The German Paradox: Solid Citizens… Treacherous Demographics

Remember when the Japanese seemed to be so hard-working and thrifty… leading in manufacturing prowess, taking market share from us in older industries and buying a lot of our real estate?

But just when economists were convinced that Japan would overtake the U.S. economy in the late 1980s, it suddenly fell into a 23-year coma economy.

Today economists are overrating the future of another two countries: China and Germany.

I’ve focused a lot on China in the last several months, so today let’s look at Germany…

No one would argue that the Germans aren’t hard working. They have a great apprentice system for matching young workers with the jobs and skills they need. They rank high on innovation, though not quite as high as the U.S., Sweden or Switzerland.

For their standard of living, they work fewer hours than other countries along with France and the Netherlands.

Most impressive, they’re unusually fiscally responsible in an era of endless bubbles, debt and leverage. They have high savings. And they have the lowest rate of home ownership — at 56% — for such a wealthy nation.

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Spain had a 92% rate of home ownership at its peak. We had 69%. Consequently, Germany didn’t have a housing bubble to any significant degree, which means there’s not one to burst either.

The Germans also have one of the lowest total-debt ratios in the world, at 283% of GDP as of 2012. The U.S. peaked at close to 400% and Japan is currently at 650%.

German consumer debt is very low at 62% (the U.S. reached just over 100%) and corporate debt is even lower at 50%. The country’s government debt is at 82%, which is lower than our current 100% here in the U.S. But it’s only that high in Germany because it has to keep bailing out less thrifty nations in southern Europe!

And Germany’s unemployment is one of the lowest in Europe and much lower than the U.S. It’s near 5% versus the 12% average in the euro zone and the 26% in Spain. In fact, it’s the only major country in Europe to have fewer adults unemployed than at the beginning of the 2008 crisis.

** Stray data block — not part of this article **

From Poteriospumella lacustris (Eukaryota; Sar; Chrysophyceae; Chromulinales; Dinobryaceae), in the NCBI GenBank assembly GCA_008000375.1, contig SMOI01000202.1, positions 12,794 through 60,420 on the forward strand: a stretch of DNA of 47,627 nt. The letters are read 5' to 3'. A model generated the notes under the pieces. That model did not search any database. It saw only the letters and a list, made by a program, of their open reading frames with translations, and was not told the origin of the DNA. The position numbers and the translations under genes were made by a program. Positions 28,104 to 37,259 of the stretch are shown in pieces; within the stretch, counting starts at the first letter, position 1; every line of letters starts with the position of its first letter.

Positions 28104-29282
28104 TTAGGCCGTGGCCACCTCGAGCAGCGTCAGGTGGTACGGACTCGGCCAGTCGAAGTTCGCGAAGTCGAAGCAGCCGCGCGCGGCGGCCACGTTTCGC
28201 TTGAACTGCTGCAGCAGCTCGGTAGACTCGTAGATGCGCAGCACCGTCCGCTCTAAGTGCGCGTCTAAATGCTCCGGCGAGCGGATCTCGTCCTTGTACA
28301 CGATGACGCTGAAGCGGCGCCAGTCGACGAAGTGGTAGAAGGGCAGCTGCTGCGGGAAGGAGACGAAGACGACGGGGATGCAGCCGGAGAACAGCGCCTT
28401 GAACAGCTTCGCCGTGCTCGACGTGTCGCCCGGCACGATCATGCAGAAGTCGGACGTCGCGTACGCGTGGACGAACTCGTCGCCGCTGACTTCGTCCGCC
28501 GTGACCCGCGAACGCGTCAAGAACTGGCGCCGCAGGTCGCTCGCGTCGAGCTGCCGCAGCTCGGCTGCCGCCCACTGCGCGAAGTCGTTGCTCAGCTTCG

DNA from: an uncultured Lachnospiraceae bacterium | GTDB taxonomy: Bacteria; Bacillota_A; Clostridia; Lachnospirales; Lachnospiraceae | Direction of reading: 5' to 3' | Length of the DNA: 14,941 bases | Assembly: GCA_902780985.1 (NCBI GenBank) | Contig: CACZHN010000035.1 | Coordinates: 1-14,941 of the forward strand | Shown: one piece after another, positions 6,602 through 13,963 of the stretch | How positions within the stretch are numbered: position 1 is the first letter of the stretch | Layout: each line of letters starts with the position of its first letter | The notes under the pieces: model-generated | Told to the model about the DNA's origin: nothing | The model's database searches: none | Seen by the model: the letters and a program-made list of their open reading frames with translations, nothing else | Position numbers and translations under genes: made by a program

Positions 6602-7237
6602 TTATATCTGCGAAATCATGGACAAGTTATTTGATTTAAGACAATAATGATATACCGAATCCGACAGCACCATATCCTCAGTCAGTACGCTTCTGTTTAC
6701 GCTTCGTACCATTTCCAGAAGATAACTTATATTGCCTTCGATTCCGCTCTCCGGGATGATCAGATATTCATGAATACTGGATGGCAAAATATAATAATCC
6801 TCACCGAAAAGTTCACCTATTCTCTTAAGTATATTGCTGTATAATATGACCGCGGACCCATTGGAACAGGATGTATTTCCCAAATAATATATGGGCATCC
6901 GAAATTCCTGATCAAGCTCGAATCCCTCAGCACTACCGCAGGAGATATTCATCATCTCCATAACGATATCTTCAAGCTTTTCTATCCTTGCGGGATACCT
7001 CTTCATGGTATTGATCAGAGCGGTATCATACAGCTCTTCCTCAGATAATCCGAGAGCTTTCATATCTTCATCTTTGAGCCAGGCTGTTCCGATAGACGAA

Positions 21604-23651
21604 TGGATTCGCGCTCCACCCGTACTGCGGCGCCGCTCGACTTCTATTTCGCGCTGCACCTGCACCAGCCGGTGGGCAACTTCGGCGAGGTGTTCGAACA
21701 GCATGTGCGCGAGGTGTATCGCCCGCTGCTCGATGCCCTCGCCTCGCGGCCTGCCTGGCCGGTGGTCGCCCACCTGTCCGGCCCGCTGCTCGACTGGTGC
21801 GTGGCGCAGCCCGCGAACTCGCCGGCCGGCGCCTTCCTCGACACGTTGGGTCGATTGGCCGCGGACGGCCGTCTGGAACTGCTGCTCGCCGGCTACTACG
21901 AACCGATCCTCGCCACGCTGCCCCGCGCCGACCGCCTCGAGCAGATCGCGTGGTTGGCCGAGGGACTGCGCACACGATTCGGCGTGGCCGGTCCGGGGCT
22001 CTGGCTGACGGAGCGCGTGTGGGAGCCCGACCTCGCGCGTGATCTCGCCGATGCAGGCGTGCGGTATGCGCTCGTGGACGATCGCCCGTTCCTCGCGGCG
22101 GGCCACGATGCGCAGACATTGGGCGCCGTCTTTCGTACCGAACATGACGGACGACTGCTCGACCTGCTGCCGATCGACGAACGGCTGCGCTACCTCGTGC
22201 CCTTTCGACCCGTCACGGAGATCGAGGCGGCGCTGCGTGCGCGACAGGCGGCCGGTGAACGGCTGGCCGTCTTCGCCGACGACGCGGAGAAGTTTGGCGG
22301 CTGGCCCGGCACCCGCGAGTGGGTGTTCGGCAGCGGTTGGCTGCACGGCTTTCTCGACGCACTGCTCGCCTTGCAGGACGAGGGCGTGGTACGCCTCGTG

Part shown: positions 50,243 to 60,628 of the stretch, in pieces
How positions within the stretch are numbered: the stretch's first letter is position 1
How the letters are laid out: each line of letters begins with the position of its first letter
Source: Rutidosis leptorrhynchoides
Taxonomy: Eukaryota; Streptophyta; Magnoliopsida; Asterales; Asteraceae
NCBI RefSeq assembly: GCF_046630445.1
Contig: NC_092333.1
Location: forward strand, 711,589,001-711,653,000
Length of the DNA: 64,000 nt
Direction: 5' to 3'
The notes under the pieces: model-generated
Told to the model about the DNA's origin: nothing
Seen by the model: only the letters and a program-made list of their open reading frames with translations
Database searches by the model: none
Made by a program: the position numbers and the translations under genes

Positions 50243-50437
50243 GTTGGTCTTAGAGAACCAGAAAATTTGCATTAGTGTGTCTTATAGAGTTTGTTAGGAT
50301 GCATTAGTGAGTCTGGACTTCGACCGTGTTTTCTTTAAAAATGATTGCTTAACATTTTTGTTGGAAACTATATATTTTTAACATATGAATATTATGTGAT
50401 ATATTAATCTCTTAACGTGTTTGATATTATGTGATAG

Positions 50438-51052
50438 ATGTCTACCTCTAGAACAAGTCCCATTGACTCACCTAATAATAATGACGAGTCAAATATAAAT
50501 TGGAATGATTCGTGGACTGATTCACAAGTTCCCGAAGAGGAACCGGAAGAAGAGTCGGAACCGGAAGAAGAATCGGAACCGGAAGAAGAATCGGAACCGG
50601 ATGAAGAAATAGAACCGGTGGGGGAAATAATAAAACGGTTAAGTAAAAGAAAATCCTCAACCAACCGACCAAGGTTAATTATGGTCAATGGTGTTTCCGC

A big reason for this is that Germany has not seen the wage rises present in many other euro zone countries, and it has higher productivity, so its exports are more competitive than most other European countries. It exports 35% of its GDP (although, admittedly, the euro has offered Germany an advantage by keeping its currency below fair market value, especially relative to its euro neighbors).

Germany’s biggest apparent problem is simply that it’s the largest and strongest economy in Europe and it has to foot the highest bill racked up by other European countries that lack the fiscal responsibility and competitiveness.

But there is a much bigger problem for Germany…

It’s the same one Japan faced as it moved into the 1990s…

That is: A steep demographic cliff ahead!

Look at this chart.

 

See larger image

Holy crap!

Germany’s Spending Wave technically peaked in late 2012, where it has plateaued briefly. It’s due to fall over the edge of the cliff next year and it’ll keep falling well into 2022 or so.

This demographic drop-off is roughly as steep as the one Japanese endured after 1996, and it is stronger than what most countries in Europe face.

Germany’s problem is that it’s the second fastest aging country in the world (after Japan). Only its trends point strongly down in the next several years, while Japan’s rebound mildly.

Germany is supposed to be the country that anchors the euro zone and holds it together. How is it going to continue in this role if it becomes Europe’s Japan of the next decade?!

And guess who follows Germany over the demographic cliff…

First the U.K…

Then Switzerland and Austria — the other bulwarks of Europe — before the rest finally follow in succession.

Anyone who thinks that Europe is not going to sink further is asleep at the wheel. The region has the worst demographic trends in the coming decade, with Germany leading the way over the edge of that cliff.

It couldn’t happen to more hard working and thrifty people, but it happened to the Japanese and it will happen to the Germans and to most of Europe.

There’s no way the second half of this decade is going to be better than the first half for Europe.

Stay cautious. Stay flexible.

Harry

P.S. I cover this issue in more detail in chapters one and two of my new book, The Demographic Cliff. Find out how to get a free copy here.

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Categories: Foreign Markets

About Author

Harry studied economics in college in the ’70s, but found it vague and inconclusive. He became so disillusioned by the state of the profession that he turned his back on it. Instead, he threw himself into the burgeoning New Science of Finance, which married economic research and market research and encompassed identifying and studying demographic trends, business cycles, consumers’ purchasing power and many, many other trends that empowered him to forecast economic and market changes.